The Fourth of July: Immersing Myself in American Traditions
As part of my Fulbright experience, I had the chance to experience the American tradition of celebrating the Fourth of July. During this day, Americans from all backgrounds gather to celebrate America’s independence, showcase their pride for their home, and display their love for their communities.
Being a Fulbrighter in Washington D.C., the nation’s capital, provided me with a unique Fourth of July experience. I am constantly surrounded by historical moments embodied in memorials, historic buildings, and museums. I find the presence of these patriotic symbols and monuments fascinating, as well as how they shape the identity of many Americans.
I joined my friends and hundreds of other Washingtonians on a picnic at the heart of the National Mall to celebrate America’s special day, which resulted in a spectacular fireworks show. We chose a spot below the Lincoln Memorial facing the Reflecting Pool and the Washington Monument. Families and friends flocked in groups dressed in the colors of the American flag, and spent time together to watch the fireworks.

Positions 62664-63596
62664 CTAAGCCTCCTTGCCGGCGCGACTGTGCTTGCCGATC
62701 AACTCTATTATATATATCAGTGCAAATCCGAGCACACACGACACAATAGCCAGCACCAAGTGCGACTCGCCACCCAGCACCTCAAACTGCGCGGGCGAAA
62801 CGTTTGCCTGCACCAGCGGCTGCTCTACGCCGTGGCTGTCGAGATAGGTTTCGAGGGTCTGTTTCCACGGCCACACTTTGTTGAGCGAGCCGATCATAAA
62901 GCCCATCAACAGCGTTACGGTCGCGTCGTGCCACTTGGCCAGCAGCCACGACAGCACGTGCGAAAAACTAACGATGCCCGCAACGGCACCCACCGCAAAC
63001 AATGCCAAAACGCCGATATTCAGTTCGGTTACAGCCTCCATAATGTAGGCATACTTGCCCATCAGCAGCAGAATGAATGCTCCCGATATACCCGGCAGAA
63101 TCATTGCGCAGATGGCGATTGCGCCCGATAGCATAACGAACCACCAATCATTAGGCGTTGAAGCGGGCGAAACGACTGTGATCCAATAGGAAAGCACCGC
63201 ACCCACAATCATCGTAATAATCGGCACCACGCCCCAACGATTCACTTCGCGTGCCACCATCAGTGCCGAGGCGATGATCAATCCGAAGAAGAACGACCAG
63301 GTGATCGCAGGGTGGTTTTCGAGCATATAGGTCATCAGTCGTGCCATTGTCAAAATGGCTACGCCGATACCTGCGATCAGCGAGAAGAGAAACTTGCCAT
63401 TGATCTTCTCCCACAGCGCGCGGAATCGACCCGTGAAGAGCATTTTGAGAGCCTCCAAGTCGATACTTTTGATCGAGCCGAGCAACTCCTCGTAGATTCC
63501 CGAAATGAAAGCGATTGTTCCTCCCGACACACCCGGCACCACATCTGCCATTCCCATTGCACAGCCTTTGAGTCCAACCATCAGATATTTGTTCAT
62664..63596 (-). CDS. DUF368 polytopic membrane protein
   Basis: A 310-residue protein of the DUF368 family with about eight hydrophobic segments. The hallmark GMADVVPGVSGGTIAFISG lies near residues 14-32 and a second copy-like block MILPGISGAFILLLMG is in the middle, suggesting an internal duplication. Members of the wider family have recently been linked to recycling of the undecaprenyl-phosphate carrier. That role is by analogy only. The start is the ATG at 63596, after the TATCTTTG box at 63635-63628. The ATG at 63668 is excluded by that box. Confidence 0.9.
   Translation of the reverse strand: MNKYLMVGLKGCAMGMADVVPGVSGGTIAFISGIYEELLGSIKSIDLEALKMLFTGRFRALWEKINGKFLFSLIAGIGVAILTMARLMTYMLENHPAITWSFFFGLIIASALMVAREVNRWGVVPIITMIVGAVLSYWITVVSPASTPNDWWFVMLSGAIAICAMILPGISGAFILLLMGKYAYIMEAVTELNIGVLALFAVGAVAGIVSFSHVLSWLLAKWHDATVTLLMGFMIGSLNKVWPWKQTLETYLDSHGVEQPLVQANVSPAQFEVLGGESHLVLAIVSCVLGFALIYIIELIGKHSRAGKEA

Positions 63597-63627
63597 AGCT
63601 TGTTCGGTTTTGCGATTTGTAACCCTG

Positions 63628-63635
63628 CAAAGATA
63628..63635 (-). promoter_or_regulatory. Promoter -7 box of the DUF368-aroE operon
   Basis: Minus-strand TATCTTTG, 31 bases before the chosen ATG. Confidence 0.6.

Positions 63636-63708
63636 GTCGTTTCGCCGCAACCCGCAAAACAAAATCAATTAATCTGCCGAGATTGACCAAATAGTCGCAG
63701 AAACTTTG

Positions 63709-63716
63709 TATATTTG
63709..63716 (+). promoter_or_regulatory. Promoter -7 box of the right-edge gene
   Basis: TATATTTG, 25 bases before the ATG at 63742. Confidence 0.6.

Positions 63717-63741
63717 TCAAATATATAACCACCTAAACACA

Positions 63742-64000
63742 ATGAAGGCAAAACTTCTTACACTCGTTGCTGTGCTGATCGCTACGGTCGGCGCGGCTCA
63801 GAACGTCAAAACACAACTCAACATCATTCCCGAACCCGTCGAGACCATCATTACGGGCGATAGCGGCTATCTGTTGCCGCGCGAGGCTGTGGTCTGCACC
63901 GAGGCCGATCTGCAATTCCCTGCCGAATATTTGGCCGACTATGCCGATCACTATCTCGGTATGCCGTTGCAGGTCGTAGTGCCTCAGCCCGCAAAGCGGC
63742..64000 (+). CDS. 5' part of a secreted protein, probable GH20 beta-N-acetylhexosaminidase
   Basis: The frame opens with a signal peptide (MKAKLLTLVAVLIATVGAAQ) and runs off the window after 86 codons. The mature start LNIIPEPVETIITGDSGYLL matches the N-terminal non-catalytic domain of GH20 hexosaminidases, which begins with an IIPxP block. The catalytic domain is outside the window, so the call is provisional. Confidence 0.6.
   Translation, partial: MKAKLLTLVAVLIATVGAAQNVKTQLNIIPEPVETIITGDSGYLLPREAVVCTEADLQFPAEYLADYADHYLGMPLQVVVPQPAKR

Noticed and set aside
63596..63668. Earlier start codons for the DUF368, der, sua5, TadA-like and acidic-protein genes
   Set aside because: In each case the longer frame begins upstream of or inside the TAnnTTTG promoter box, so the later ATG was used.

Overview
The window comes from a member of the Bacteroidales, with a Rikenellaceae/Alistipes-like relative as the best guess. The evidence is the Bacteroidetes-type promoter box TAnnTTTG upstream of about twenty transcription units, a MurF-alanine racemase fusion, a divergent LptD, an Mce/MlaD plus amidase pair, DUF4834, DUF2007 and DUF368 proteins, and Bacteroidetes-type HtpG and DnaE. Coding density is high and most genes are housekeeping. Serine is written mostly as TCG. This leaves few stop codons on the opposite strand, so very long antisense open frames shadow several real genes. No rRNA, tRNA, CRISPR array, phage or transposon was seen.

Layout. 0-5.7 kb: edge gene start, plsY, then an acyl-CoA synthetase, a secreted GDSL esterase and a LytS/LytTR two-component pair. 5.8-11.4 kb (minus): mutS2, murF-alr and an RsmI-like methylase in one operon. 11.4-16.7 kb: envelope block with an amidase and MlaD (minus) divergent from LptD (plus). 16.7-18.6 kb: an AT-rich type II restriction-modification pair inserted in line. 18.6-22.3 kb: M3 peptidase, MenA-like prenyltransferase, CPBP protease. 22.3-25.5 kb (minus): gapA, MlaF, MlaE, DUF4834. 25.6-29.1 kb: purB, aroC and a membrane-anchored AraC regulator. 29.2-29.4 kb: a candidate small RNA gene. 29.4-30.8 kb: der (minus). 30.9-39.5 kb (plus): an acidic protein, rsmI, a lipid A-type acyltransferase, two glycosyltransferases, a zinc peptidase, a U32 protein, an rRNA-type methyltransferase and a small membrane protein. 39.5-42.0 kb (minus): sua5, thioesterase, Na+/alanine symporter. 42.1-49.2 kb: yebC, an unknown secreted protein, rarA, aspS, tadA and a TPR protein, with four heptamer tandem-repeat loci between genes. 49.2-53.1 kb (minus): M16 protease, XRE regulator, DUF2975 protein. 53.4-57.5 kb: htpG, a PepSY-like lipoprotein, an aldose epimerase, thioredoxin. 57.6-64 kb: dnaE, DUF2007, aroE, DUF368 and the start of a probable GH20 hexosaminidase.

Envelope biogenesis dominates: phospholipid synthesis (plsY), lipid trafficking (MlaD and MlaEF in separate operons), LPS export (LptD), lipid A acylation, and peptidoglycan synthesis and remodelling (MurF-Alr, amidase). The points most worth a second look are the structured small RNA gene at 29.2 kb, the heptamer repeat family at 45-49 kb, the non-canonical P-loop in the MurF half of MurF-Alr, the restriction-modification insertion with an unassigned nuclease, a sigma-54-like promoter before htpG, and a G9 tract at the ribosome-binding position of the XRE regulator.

While the fireworks added an exciting touch to the celebrations, the fireworks’ magic also created a sense of unity and bonding among all Americans in that moment, regardless of their origins and ideological differences.
It was nice to see how Americans put their differences aside to celebrate the day together, wear the same colors, organize barbecues, and watch live music performances all over the United States.
The day’s celebrations made me reflect on how different Morocco is in that regard. Although Moroccans have a strong sense of patriotic identity and pride in who they are, they don’t tend to manifest these feelings by wearing the flag or collectively participating in national festivities. Looking back, I do not remember waving a Moroccan flag during a national event the way I witnessed Americans do on the fourth of July.
Having said that, there’s no right or wrong way to how people should show their feelings toward their country or how they relate to their community. What matters is that they reiterate the values of unity, solidarity, and hope for a better future when they celebrate their history and traditions.
Hajar is a 2021 Fulbrighter from Morocco. She is studying International Development at American University.